Construction industry forecast for 2008 and beyond
According to McGraw-Hill Construction, part of The McGraw-Hill Companies, overall construction starts dropped approximately 8 percent in 2007. And the year 2008 doesn’t appear to be the turnaround year the industry may have hoped for, as overall construction starts are expected to be down. In its 2008 Construction Outlook Midyear Update, McGraw-Hill Construction projected that new construction starts through the end of 2008 will decrease 11 percent overall, with the construction of single-family homes serving as the main drag on activity. In 2008, McGraw-Hill Construction expects commercial construction to draw back, both in terms of dollar volume and square feet, after witnessing great levels of expansion in both 2006 and 2007. However, the construction outlook for 2008 isn’t all gloom and doom, as there are some bright spots in the industry; namely, the institutional building and public works sectors are expected to register positive growth, according to McGraw-Hill Construction.
As demonstrated in the forecast for 2008, it’s rare for all segments of the construction industry to be down at the same time, allowing construction companies to shift operations from building homes to office buildings, depending on market demand.
Other major near-term forecasts mentioned in McGraw-Hill Construction’s 2008 Construction Outlook Midyear Update include:
* Single-family housing construction is projected to witness a steeper drop in 2008 than it did in 2007, with a 28-percent decline predicted for dollar volume and a 31-percent drop predicted for dwelling units.
* Slower economic growth and firmer lending conditions are anticipated to cause a drop in commercial building construction, down eight percent in dollar volume and 16 percent in square feet.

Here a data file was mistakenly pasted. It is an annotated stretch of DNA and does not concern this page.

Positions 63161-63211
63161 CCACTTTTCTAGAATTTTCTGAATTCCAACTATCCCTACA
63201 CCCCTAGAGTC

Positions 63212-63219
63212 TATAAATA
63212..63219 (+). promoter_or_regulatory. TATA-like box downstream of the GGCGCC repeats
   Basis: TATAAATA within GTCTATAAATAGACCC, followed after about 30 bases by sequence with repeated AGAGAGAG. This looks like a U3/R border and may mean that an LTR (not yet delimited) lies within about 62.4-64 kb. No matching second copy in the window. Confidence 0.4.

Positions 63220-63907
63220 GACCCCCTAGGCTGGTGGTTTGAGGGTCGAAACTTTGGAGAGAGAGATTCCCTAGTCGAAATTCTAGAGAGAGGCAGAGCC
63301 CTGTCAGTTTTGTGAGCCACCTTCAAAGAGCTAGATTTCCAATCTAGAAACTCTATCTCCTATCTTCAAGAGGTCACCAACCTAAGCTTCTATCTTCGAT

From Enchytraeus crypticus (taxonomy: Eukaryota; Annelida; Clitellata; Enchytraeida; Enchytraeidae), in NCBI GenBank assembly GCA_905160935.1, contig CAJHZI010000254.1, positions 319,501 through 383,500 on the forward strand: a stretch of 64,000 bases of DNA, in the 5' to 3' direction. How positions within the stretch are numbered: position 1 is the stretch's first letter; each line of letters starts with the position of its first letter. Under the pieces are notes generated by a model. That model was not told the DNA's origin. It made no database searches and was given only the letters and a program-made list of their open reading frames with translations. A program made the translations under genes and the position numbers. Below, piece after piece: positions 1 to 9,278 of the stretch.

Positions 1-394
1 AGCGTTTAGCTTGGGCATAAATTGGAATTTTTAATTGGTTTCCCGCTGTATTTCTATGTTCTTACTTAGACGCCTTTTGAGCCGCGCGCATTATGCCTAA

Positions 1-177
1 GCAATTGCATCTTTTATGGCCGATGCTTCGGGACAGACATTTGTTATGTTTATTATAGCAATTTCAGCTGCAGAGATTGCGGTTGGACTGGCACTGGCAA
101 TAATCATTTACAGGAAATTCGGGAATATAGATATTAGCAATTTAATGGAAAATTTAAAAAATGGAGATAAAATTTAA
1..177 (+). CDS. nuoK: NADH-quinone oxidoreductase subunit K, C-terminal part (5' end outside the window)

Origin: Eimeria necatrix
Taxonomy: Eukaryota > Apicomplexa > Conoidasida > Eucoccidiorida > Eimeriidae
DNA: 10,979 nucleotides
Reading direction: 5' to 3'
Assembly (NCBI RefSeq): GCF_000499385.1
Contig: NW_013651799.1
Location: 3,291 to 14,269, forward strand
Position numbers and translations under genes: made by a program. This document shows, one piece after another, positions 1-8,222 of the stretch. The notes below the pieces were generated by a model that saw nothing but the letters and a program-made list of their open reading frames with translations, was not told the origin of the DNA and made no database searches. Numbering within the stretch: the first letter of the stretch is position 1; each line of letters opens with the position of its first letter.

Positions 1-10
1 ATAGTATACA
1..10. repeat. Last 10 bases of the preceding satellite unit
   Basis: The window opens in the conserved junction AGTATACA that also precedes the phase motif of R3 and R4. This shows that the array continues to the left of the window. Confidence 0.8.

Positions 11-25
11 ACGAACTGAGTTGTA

* Both the institutional building and public works segments are projected to increase two percent in dollar volume, though the former will experience a drop in square-footage terms.
In the long term, overall construction expenditures in the United States (in current-dollar terms) are projected to increase 5.4 percent per annum from 2007 to 2012, according to projections by The Freedonia Group, Inc. (“The Freedonia Group”), a Cleveland, Ohio-based business research firm. During this period, the market will grow at a slightly slower pace compared to the rate of growth experienced from 2002 to 2007. A moderation in price increases will contribute to the slowdown, as rises in material and labor costs are expected to cool from those of the earlier five-year period. The three main market segments of the construction industry—residential, nonresidential and nonbuilding—are each expected to post average gains.
While the housing market is expected to improve in 2009 and beyond, it is expected that former-hot construction markets in areas such as Southern Florida and Las Vegas will take longer to pick up due to their great amount of oversupply. Once the residential market reduces its oversupply, new housing is expected to bounce back. Looking ahead, The Freedonia Group projects spending on institutional building will lead gains in the nonresidential segment; health care, in particular, will experience strong growth. However, demand for office and commercial buildings as well as industrial building construction will decelerate through 2012. Lastly, construction spending on transportation infrastructure will guide advances in the nonbuilding construction segment going forward.